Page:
The next scene shows Coleman catching up with his fellow trappers, Zeke and Windy, who ask after a man named Ben Griswell.  They heard Griswell had been killed by Indians, but Coleman tells them it was "renegade whites" who made it look like the killing was done by Indians.  He explains he has been tracking the killers. A large, bearish man named Red Flack overhears this exchange, and asks his sidekick, Lopez, about Coleman.  Lopez describes Coleman as an excellent shot who is also quite deadly with a knife.

As Flack and Lopez leave the scene, Flack drops a cigar butt, which Coleman recognizes as being similar to one he found at the murder scene.  When Coleman finds out that Flack is the boss of the wagon train, he decides to join on as the scout so he can continue to trail Flack and eventually kill him if he proves to be Griswell's killer.

Nervous about Coleman, Flack asks Thorpe, who is handy with a gun, to join the wagon train and eventually shoot Coleman if he becomes a problem.  Thorpe, who is evading the law and obviously interested in Miss Cameron, agrees to come along for the ride.

The families on the wagon train have a group prayer and begin their journey.  There are numerous shots of the wagons, livestock, and pioneers pulling out of town for their 2,500 mile journey.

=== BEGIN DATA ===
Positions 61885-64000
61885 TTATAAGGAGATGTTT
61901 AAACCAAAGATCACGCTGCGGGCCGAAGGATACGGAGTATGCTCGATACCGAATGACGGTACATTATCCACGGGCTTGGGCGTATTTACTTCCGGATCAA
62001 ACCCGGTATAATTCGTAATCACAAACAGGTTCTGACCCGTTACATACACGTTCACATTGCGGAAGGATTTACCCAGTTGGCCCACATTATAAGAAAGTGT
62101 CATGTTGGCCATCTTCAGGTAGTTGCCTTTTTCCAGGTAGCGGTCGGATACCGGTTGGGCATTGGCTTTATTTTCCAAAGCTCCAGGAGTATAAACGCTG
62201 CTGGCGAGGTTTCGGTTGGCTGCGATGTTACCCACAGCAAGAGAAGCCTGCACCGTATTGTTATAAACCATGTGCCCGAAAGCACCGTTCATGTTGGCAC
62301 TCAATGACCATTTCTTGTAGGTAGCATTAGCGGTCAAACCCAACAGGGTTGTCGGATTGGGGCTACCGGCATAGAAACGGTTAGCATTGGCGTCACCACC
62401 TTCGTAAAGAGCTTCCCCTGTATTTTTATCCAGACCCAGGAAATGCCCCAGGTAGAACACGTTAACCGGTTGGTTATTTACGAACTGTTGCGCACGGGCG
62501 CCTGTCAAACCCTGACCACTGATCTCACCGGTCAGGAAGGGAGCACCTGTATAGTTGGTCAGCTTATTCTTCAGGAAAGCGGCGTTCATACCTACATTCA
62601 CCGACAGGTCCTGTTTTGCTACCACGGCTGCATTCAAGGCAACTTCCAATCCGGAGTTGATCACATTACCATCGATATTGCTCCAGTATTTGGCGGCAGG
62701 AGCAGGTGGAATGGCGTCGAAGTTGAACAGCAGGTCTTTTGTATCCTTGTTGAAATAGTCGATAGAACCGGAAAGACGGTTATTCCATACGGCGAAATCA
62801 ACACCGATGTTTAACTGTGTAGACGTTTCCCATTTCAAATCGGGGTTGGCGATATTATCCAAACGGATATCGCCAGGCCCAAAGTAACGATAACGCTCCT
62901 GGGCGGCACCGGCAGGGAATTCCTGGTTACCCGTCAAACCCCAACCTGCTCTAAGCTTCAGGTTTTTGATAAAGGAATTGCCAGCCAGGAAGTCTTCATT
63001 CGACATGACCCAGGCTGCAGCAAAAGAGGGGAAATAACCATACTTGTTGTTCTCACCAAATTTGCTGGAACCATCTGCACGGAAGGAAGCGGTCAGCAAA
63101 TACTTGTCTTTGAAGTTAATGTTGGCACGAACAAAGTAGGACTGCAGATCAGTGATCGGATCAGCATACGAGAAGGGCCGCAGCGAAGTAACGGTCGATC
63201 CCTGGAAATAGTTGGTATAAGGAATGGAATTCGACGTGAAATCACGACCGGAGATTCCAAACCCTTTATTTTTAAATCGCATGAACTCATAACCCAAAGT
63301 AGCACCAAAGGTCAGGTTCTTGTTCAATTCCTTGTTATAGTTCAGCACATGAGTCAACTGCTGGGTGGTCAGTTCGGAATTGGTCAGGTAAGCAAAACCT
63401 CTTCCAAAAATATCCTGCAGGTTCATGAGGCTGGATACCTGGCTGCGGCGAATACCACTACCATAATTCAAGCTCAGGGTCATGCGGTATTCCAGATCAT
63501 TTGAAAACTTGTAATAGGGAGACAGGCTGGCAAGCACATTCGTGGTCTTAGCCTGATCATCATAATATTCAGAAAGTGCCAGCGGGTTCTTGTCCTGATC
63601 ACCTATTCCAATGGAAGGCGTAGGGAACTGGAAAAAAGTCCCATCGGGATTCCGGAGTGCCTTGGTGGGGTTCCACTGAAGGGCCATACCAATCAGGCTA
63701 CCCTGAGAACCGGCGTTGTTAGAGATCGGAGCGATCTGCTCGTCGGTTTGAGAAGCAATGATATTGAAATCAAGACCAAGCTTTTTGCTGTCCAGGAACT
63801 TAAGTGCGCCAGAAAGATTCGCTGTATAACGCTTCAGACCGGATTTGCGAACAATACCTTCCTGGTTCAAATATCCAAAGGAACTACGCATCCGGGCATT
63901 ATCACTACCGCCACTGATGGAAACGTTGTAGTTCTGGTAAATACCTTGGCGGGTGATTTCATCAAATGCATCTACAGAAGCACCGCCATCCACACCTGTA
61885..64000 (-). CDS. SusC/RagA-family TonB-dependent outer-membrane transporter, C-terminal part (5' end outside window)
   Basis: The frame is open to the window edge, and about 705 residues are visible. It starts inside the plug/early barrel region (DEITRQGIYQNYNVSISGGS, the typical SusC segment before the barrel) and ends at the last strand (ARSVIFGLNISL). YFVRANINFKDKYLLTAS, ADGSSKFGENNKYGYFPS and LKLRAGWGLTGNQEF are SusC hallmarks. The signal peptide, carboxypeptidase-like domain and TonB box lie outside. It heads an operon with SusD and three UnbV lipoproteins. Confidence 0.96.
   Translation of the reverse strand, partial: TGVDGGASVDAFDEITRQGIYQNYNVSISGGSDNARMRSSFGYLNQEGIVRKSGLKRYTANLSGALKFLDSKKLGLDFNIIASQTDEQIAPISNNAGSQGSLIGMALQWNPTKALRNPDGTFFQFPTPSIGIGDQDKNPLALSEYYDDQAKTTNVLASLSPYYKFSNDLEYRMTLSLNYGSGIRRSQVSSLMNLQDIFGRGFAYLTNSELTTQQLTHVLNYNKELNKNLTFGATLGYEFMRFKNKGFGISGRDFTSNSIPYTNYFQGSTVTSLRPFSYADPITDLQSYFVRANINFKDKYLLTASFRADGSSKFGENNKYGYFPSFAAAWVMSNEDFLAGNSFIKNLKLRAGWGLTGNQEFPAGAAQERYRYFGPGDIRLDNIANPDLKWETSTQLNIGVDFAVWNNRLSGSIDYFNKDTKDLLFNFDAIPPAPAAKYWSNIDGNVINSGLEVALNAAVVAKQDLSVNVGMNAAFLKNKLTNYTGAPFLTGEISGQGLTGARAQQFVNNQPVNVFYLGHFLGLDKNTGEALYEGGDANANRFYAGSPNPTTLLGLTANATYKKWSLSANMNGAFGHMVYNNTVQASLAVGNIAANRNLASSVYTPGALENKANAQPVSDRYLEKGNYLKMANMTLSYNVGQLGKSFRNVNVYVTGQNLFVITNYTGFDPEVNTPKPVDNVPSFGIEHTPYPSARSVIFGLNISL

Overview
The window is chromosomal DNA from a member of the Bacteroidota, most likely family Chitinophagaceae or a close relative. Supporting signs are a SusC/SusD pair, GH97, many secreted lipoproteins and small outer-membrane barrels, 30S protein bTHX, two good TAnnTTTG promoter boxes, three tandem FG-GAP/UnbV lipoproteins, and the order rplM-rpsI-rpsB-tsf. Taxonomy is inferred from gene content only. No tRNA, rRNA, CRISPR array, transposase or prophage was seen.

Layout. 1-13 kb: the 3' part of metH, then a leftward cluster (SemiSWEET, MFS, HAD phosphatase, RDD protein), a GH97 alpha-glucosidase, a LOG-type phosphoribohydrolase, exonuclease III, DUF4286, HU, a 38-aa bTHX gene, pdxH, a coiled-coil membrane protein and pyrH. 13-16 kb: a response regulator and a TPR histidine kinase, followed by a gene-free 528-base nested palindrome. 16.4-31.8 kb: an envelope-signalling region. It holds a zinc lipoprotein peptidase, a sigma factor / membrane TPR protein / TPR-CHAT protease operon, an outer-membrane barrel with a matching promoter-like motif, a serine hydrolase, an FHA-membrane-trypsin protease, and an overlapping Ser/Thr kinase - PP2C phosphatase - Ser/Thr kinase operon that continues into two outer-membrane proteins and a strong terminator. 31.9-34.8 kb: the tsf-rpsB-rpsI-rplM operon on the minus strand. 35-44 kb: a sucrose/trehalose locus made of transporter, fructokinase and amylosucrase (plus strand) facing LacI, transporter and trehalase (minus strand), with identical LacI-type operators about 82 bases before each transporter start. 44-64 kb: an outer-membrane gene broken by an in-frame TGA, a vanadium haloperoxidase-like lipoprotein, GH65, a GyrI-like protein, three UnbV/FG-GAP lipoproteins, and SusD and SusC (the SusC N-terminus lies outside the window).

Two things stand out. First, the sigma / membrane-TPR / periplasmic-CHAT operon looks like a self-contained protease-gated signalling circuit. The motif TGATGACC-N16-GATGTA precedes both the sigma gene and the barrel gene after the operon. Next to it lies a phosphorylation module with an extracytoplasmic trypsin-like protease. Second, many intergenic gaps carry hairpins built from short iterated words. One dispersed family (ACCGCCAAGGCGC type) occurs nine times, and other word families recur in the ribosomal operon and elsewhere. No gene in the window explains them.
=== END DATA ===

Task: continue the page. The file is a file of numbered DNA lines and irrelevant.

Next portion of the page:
Coleman, who is friendly with and has lived among Indians, acts as a scout for the train.  He rides ahead to find a few additional Indian scouts, and when he rejoins the group he and the scouts go on a buffalo hunt to get meat for the group.  Flack, seeing an opportunity to be rid of Coleman, sends Lopez and Thorpe out to shoot him during the hunt.  There are several stock scenes of a large herd of running buffalo, interspersed with shots of Coleman riding and shooting.  As Coleman finishes the hunt, Thorpe shoots him from a distance. Both Coleman and his horse crash to the ground, not moving.  Thorpe and Lopez return to camp and declare that the job is done.